The A166 road is a trunk road between the outskirts of York and Driffield in the historic county of Yorkshire. The road used to terminate at the seaside town of Bridlington, until the opening of the Driffield by-pass caused the final section to be renumbered as the A614.
The A166 follows the path of an old Roman road from York to Stamford Bridge, where it forded the river at the place where the modern bridge is located. The bridge is mentioned in Anglo-Saxon Chronicles about the Battle of Stamford Bridge in 1066. The road was turnpiked between York and Stone Dale as part of the York, Kexby Bridge, Grimston and Stone Dale Turnpike Trust established in 1806. A turnpike Trust had existed since 1765, but this included new maintenance provisions. The Trust lasted until 1872.
There are a number of Scheduled Ancient Monuments that lay alongside the A166, most notably in the area of Garrowby Hill:Kitty Hill Round Barrow
Garrowby Hill Top Farm, three Round Barrows
Cot Nab Farm, two Round Barrows and multiple linear dykes
South Wold Farm, Linear Boundary Dyke, two Round Barrow
Fordham Farm, Round Barrow
In 1983, the Driffield by-pass was built and became the route of the A166, which had previously gone through the centre of the busy market town. The by-pass was renumbered in 1996 to become the A614 and thus shorten the historic old road.
In 2008, a feasibility study was carried out and proposals were put forward on behalf of the East Riding of Yorkshire Council for an alternative crossing of the River Derwent at Stamford Bridge. The current Grade II listed bridge only allows for one way flow and is controlled by traffic lights. It has a record for causing peak hour delays during the working week. Alternative routes included utilising the disused York to Beverley railway line crossing downstream from the current bridge. Also adding a new structure right next to the existing bridge was put forward. Other proposals involved two routes to the north of the river, one crossing just north of the caravan site on Buttercrambe Road and the other a complete new by-pass missing the village altogether. The report concluded that the best options did not score well enough for the Regional Transport Board to take forward and should not be pursued.
In 2009, the stretch of the A166 along Main Road and York Road, between the turnings for the B1248, in Wetwang was the location for the third and final intermediate sprint during that year's Tour of Britain Stage 1.
The road starts as an exit on the Grimston Bar interchange on the A64 on the outskirts of York. It heads north east pass the turnings for Murton, after 0.23 miles (0.37 km), Dunnington after 1.25 miles (2.01 km) and Holtby after 2 miles (3.2 km). The first settlement that lies upon the road is Gate Helmsley at 3.6 miles (5.8 km) from the start. From here the road gradually turns in an easterly direction until it is required to cross the River Derwent at Stamford Bridge, some 4.6 miles (7.4 km) from its starting point.
The bridge lies north east to south west at the point where there used to be a fording point. On exiting the town, the road returns to a north east direction to follow the route of the old Roman road. At 6.4 miles (10.3 km) distance, there is a turning northward toward the hamlets of Buttercrambe and Scrayingham at which point it turns easterly again. This is closely followed by a staggered junction 0.4 miles (0.64 km) further on with an exit south towards Full Sutton and north to Skirpenbeck. There are also turnings in the next 0.5 miles (0.80 km) south to Youlthorpe and north to Bugthorpe.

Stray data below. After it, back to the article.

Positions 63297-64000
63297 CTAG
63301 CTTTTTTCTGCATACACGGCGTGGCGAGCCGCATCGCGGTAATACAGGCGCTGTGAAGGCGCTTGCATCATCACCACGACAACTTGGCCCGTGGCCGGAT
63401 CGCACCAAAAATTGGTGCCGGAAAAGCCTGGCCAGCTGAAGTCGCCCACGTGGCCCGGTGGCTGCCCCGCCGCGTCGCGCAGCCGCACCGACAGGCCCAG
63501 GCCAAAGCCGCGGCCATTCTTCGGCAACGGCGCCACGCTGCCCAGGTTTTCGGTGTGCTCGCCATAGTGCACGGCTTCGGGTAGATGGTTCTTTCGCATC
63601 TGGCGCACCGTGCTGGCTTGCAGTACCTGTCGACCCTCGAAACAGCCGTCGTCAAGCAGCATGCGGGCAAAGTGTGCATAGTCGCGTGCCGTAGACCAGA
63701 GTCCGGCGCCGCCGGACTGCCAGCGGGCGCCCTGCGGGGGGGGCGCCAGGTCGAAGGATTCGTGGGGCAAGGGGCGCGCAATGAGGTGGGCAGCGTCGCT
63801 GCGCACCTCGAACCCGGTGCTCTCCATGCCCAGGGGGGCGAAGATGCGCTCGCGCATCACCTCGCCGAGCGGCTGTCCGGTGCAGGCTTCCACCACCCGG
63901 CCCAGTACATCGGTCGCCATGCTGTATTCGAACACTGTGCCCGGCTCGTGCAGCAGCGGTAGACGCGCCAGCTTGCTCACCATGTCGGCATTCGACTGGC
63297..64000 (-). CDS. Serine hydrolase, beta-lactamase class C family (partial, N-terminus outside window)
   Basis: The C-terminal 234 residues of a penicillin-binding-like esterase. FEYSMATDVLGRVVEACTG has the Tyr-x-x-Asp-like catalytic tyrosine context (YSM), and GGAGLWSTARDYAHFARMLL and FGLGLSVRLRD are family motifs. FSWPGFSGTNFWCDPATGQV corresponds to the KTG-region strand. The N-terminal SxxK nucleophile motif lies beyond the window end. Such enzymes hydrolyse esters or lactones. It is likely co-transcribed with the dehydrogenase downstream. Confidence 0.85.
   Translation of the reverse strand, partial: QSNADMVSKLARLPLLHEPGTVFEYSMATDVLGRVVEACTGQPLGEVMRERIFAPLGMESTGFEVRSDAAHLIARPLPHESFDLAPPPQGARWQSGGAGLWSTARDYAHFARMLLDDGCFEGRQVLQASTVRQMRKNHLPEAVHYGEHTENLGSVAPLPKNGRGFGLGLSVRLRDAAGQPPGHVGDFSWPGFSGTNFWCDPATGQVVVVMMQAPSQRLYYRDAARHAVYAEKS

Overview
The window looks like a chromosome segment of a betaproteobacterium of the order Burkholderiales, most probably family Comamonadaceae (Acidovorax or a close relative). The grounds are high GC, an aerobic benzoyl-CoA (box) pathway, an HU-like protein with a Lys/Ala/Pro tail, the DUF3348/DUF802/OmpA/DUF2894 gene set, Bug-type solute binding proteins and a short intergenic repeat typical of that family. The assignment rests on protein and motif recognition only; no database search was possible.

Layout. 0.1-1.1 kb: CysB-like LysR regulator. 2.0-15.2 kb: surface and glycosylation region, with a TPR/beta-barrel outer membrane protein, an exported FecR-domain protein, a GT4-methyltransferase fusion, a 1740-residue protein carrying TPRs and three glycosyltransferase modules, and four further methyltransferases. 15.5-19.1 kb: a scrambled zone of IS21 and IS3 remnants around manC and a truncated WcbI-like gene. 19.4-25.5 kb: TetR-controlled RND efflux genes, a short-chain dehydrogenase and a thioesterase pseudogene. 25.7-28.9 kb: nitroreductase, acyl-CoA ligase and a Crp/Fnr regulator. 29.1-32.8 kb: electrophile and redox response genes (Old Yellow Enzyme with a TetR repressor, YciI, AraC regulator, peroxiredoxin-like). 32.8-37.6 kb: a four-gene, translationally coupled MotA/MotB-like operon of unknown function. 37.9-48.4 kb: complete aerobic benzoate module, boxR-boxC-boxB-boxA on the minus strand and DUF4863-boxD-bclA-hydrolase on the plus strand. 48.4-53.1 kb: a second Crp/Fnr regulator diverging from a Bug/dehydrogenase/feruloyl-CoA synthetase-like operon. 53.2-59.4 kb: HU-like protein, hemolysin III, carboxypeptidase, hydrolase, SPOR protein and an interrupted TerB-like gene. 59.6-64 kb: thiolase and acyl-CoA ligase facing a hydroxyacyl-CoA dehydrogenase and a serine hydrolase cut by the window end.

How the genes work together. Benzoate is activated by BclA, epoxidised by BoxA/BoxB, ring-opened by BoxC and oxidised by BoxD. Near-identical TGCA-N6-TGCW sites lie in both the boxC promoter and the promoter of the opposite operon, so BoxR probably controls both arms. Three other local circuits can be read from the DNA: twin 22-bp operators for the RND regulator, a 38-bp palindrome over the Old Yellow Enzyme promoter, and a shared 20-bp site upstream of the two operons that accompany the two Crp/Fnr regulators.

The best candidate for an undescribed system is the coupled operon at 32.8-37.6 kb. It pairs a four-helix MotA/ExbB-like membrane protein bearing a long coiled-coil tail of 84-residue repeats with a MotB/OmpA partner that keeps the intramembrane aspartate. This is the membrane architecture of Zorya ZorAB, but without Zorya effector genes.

After 9.6 miles (15.4 km) distance the road takes a sharp turn south and then back east at the foot of Garrowby Hill. The hill is the highest point on the Yorkshire Wolds and was the subject of a painting by David Hockney. The road up the hill covers 2.4 miles (3.9 km), rising from 177 feet (54 m) to 791 feet (241 m) at an average gradient of 4.8%. Part way up the hill at 10 miles (16 km) distance, is the southerly turn off toward Bishop Wilton. Shortly after this junction an emergency stopping track can be seen on the downward side of the road. Consisting of gravel and sand, this is intended for vehicles to use in the event of a mechanical problem. There are several places where the road has been widened to allow slower traffic ascending or descending to pull to the left and allow faster vehicles to pass. In the next 3 miles (4.8 km), there are junctions with the routes to Great Givendale and Pocklington to the south and Thixendale to the north. At a dip and curve in the road known as Stone Dale, the road once more goes in a north east direction.
After 15.75 miles (25.35 km) distance the A166 arrives at Fridaythorpe. On exiting the village, it meets the B1251 road to Bridlington, which is designated as a Scenic Route. Travelling in an easterly direction, the road follows an ancient green lane until it reaches the village of Wetwang at 19.5 miles (31.4 km) distance. Either side of the village the road intersects the B1248 Beverley to Malton road. The road continues to Garton-on-the-Wolds at 22 miles (35 km) distance, where it is met by the B1251 heading north west to Sledmere. From here it turns south east to its junction with the A614 Driffield By-pass.